Posted Online: July 31, 2010, 8:25 pm
Retiring city worker not taking it easy: plans to open pet-sitting business
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By Seth Kabala, firstname.lastname@example.org
Except for a calendar, stapler, adding machine and stack of paper, her desk was sparsely populated: a Hardees' cup peeking out from behind the corner of the computer monitor the only blemish to the minimalist décor.
Photo: Seth Kabala|
More important was the worker at the desk.
For 28 years that was Linda Barnett, 56. Her job title was lengthy: "Public Works Department Secretary, Insurance Secretary, Billing Clerk." That meant she prepared and collected bills for city services, stopped service due to nonpayment and filed liens.
Ms. Barnett, also thought it important that people found information they needed or simply saw a friendly face behind the counter.
When residents were cash-poor due to job loss or illness, Ms. Barnett found her human side. "Collections is a very tough business because you want to leave the people with their pride," she said, noting that having empathy for people in tough situations and finding ways to work through their delinquencies were necessary skills.
Flexibility was important because things changed from day to day, such as people calling, freaked out because their basement was flooding. "When people call in, we try to find out whose area it is, and then we try to help them," she said. "The fun part of the job is trying to give people the information they need to get what they want."
Ms. Barnett's office duties didn't change much through the years but technology affected how she did them. "The computer system when I started was a big old Burroughs," she said. The old machine's dimensions were 24 inches by 24 inches by 4 feet. It used computer programs on ticker tape with punched-out dots. "You had to put that down in the computer, and that little stripe had to be read," she said. "If that would get messed up or off-kilter or out of place, it really caused a problem."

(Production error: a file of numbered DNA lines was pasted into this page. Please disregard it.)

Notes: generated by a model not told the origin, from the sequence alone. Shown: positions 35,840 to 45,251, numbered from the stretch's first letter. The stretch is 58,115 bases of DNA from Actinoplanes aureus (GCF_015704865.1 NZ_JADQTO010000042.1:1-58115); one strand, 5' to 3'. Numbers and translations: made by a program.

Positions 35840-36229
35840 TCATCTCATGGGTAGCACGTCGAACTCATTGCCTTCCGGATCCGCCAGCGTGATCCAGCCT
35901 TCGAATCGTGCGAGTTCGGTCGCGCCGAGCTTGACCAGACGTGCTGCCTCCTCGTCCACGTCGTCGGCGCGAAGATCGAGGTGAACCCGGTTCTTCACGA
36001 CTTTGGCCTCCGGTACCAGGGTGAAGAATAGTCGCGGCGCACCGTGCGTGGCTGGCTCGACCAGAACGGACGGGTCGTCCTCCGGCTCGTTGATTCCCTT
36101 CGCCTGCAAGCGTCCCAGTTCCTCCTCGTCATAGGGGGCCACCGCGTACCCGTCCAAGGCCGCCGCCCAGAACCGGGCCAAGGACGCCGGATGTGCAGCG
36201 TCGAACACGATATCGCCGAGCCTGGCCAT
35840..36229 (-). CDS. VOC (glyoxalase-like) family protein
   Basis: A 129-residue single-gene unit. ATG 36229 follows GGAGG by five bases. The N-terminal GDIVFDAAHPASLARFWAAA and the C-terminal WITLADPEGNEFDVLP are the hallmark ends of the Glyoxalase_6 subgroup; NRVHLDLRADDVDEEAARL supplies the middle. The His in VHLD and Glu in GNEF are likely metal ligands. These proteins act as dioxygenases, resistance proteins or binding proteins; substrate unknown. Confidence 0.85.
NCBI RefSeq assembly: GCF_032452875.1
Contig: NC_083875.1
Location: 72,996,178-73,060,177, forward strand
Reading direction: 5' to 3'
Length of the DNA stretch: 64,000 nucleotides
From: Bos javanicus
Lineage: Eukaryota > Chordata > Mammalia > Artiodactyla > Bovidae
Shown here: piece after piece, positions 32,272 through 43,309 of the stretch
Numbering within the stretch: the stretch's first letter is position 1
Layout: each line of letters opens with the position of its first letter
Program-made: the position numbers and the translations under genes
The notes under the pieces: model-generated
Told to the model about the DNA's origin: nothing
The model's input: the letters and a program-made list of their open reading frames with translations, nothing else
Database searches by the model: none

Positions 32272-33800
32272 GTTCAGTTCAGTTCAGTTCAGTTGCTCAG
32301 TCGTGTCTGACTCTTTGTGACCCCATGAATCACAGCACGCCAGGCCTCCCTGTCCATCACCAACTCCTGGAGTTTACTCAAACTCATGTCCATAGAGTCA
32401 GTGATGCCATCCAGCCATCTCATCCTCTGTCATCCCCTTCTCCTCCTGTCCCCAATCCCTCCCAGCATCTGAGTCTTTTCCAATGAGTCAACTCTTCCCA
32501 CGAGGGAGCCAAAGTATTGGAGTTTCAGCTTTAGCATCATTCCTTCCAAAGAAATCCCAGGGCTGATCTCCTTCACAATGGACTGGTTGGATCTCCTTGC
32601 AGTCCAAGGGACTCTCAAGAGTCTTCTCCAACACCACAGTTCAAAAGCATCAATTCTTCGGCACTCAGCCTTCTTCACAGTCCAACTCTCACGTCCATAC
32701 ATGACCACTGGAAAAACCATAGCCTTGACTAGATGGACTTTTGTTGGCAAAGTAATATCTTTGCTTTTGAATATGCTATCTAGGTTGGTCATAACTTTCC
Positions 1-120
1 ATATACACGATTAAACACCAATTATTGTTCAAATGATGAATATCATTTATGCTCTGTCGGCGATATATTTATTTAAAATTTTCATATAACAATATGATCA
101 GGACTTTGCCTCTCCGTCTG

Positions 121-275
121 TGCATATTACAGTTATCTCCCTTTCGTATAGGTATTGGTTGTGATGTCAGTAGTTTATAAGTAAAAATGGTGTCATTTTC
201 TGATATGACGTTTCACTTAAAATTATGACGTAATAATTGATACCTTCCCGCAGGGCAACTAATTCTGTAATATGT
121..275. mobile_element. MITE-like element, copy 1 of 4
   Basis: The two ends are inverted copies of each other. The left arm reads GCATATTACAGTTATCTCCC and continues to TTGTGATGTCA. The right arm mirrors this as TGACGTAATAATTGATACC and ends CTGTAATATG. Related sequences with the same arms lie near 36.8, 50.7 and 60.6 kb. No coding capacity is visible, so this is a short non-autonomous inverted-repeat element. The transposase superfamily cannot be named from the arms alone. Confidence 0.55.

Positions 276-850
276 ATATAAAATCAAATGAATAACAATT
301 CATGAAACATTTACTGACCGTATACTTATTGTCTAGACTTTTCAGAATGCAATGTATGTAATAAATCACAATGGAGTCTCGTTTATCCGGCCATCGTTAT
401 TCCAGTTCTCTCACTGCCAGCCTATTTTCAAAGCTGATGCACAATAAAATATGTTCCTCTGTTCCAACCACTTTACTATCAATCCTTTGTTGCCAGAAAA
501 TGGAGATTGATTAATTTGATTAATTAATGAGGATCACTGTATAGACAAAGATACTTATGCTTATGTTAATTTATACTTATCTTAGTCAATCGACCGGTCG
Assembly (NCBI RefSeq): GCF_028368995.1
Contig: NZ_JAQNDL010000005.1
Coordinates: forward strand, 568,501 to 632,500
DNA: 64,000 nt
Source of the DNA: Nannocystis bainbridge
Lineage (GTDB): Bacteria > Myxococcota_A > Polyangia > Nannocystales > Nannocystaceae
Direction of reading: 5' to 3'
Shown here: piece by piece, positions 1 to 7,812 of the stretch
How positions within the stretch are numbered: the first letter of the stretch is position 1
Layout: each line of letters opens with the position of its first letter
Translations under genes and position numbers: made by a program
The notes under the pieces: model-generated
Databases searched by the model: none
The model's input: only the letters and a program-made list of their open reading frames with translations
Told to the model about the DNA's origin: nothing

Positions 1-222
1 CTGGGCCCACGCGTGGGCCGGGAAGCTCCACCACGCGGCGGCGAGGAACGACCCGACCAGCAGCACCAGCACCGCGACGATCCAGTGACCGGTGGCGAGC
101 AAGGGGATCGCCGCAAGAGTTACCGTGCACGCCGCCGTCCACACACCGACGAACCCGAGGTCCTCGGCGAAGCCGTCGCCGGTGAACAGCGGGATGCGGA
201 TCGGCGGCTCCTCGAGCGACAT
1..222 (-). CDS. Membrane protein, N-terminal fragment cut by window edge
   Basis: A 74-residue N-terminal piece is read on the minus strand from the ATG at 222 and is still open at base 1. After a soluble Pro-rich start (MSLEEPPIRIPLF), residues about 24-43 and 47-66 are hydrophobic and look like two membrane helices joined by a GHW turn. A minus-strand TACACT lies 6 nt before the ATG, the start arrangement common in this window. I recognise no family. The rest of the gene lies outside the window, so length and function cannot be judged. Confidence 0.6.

Soon to have lots of free time, Ms. Barnett said she was thinking about starting a pet-sitting business. For some people, "it's really traumatic for them to take their animals to the vet or house them at a kennel," she said.
She would interview clients to learn how they pet, play and interact with their animals to ensure personalized training and care. She would also take photos throughout the day and use Facebook to show clients how their pets are doing.
Ms. Barnett's two cats have given her firsthand knowledge of the bond that forms between humans and animals. "Our pets become emotionally attached (to) us," she said. "No one wants to come home to a depressed puppy."
During the last 28 years, Ms. Barnett experienced the rise and fall of the 1980s Super City concept; recalled that when she started with Silvis, Tri-City grocery had an ice-house for railcars, because railcars at the time didn't have refrigeration units; and saw neighborhoods go from new to "weathered." "You can age neighborhoods just by looking at the trees," she said.
Ms. Barnett formed close bonds with residents. "I'm just going to miss being able to see people from all over the city every three months when they come in. Most of them are just so sweet as they get older and the family grows."
Asked what her parting thought to her co-workers would be, she focused on the moral and service aspects of the job rather than the mechanics. "I hope they can enjoy it as much as I have, and they help the people."